What to look for when purchasing Face Masks



Man wearing Facemask

Wearing a face mask can help individuals feel protected and reassured that they are doing the best they can for their health. There are many different kinds of face masks available, all of which have a different ‘correct’ way to be worn, and different levels of protection. The recent COVID-19 pandemic has seen people get creative with creating their own masks, turning household items such as plastic water bottles into face masks, but should you wear a mask?

The World Health Organisation (WHO) recommends using masks only if you:

  • Have a fever, cough, or other respiratory symptoms
  • Are personally healthy but need to wear a mask if you’re caring for someone with a respiratory illness.

Masks are only effective when used in combination with frequent hand washing either with soap and water or an alcohol based hand rub.

So what is the best mask to protect your health?

The three most common face masks available are:

  • Surgical mask
  • N95 respirator
  • Homemade cloth mask

Surgical Masks 

The most common mask, Surgical Masks, are designed to be disposable and loose fitting but still covering your nose, mouth and chin. Although designs vary, most are a rectangular shaped with a metal strip to form around the bridge of your nose and elastic bands (to be locked behind your ears) or ties (to be tied behind your head).

Surgical masks need to be worn correctly for them to be effective. Instructions on how to correctly put masks on can be found here. A properly worn mask may help block transmission of large-particle microorganisms from droplets, sprays, splatters, and splashes while also reducing hand to face contact. 

N95 Respirator

These masks are more form fitting and tighter than surgical face masks. N95 masks protect you similarly to surgical masks however, N95 masks can also filter out 95% of very small particles, including virus and bacteria. Some types may include an exhalation valve, which can help breathing and the buildup of heat and humidity. 

Designed to form a tight seal, with elastic bands holding it firmly to your face, N95 respirators are the chosen mask for many health professionals. However, these masks aren’t one size fits all. In order for the mask to be effective, it must be ‘fit tested’ to make sure a proper seal is formed. It is harder to achieve a tight seal in some individuals, especially children and those with facial hair.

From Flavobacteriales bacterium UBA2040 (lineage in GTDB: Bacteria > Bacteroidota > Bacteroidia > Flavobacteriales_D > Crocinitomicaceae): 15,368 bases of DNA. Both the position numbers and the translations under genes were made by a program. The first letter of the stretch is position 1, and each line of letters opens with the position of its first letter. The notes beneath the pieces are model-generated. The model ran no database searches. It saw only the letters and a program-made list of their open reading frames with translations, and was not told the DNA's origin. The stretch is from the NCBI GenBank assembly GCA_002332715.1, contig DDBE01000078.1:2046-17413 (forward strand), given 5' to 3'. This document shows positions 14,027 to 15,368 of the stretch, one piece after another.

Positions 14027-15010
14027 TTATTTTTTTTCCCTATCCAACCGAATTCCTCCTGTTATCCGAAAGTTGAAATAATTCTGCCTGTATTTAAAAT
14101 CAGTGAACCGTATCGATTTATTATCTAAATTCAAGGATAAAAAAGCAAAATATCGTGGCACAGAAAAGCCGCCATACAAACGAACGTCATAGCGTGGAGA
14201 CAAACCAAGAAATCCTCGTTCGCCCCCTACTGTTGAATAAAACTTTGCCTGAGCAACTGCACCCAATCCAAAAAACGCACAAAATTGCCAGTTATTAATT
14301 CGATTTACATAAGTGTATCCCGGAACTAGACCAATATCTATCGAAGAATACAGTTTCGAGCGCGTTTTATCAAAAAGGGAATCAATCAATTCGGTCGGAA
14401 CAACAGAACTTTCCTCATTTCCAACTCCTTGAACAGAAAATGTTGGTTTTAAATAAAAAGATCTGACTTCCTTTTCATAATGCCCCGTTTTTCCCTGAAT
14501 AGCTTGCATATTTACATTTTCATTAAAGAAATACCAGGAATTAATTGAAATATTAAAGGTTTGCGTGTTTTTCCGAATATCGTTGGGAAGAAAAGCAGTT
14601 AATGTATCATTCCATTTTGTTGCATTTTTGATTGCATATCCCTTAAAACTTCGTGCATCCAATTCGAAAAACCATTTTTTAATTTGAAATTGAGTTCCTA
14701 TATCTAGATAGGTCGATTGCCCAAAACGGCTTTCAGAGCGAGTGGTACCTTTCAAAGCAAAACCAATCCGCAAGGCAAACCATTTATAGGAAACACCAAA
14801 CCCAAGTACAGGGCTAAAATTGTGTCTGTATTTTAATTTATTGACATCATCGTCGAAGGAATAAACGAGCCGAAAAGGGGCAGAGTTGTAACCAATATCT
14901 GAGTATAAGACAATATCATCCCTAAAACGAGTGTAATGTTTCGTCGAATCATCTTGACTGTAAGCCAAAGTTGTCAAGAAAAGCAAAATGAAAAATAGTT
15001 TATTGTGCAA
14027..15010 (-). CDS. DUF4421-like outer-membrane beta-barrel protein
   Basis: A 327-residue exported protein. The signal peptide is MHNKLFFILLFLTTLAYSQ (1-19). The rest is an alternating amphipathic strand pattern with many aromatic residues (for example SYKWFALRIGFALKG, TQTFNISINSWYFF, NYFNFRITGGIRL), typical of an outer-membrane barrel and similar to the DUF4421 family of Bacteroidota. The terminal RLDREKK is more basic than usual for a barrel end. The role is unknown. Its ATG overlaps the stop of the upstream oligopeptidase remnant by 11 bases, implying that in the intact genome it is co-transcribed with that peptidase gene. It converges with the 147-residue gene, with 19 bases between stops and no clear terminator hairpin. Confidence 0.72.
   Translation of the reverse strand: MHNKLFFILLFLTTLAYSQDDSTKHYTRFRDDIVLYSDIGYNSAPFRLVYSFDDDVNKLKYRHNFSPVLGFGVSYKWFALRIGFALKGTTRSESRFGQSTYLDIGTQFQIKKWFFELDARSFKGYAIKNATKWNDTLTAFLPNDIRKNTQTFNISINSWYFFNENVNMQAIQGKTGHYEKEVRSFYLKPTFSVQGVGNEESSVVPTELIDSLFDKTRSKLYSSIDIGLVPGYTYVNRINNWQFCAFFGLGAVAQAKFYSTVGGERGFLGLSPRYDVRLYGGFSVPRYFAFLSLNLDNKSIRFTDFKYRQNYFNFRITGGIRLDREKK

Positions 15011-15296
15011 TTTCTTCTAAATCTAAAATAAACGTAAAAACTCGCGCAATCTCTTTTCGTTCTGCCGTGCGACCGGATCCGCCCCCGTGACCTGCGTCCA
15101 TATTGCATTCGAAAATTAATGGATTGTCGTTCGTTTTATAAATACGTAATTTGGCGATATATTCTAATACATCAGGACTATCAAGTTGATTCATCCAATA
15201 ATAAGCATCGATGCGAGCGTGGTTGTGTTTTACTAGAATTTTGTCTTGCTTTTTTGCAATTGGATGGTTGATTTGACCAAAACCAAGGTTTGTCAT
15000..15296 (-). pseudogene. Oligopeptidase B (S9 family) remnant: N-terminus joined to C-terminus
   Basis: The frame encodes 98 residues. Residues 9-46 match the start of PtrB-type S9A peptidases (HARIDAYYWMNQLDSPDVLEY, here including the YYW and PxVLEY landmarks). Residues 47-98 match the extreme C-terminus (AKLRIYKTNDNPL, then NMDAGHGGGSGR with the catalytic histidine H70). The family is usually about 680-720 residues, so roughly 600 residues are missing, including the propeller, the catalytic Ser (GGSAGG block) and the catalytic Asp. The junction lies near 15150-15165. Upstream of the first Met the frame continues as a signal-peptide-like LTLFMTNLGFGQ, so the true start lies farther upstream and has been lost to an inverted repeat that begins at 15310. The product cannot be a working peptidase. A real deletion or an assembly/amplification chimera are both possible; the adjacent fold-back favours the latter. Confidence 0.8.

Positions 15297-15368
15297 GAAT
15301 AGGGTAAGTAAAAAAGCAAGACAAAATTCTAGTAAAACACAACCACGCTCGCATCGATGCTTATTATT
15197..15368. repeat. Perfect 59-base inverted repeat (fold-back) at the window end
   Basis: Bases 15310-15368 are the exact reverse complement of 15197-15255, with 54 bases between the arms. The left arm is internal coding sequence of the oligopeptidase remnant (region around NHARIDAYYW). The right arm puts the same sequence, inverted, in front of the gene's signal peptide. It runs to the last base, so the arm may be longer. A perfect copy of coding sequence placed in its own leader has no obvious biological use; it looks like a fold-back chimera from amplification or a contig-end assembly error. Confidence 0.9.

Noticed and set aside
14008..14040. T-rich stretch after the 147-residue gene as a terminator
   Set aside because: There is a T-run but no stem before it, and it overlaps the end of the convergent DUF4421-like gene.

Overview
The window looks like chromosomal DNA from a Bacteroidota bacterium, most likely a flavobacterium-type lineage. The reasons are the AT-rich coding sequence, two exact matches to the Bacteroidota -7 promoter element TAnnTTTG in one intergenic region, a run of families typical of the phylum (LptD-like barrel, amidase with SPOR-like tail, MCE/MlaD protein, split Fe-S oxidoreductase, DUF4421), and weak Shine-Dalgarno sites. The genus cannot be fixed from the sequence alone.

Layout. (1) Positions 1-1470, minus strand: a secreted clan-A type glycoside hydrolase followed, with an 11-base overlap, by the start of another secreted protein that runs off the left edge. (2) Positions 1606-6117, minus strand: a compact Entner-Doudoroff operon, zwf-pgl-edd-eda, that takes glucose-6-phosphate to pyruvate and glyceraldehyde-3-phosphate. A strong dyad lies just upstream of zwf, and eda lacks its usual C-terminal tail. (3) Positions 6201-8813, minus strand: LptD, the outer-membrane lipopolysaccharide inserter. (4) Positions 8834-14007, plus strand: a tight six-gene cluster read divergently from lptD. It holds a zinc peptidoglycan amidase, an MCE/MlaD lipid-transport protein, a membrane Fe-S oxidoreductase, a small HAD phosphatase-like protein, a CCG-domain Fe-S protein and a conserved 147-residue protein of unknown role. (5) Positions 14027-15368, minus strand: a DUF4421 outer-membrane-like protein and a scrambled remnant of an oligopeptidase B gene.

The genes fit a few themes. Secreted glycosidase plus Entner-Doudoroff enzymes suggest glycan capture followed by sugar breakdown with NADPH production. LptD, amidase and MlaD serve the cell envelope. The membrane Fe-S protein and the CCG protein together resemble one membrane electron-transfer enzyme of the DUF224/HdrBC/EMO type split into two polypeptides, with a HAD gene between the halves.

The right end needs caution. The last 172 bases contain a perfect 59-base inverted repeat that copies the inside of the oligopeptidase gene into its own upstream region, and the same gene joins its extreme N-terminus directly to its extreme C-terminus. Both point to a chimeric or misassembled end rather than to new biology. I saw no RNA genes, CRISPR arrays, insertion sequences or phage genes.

Homemade cloth masks

Although the least effective method out of all the masks, wearing it can still be useful in areas you’re unable to practise social distancing. These areas could include public places, e.g. the supermarket, pharmacies or public transport. Creating your own cloth or other material face masks, ensures surgical masks or N95 respirators are reserved for healthcare workers and medical first responders.

What not to do when wearing a mask

It is crucial when wearing masks, that proper steps be taken to ensure maximum safety. Avoid dangling the mask from one ear, hanging the mask around your neck or touching the mask once it’s secured on your face. Surgical and N95 masks are only designed for single use and reusing them can reduce its effectiveness/efficiency in blocking pathogens reaching your face. 

Although social distancing should be practised wherever possible, face masks can still be handy to have as an added protection. Did you know that you touch your face 23 times, on average, per hour? Therefore it is still crucial to maintain good hand hygiene, which includes washing your hands thoroughly, with soap for at least 20 seconds to ensure you remain in good health.

Alsco has been helping Australians prosper since 1963. We’re one of the leading providers of linen, workwear, commercial floor mats, industrial cleaners, first and training and washroom hygiene services across Australia. Get in touch with us today, and let us take the hassle out of mundane tasks so you can focus on what you do best. 



Disclaimer – These articles are provided to supply general health, safety, and green information to people responsible for the same in their organisation. The articles are general in nature and do not substitute for legal and/or professional advice. We always suggest that organisations obtain information specific to their needs.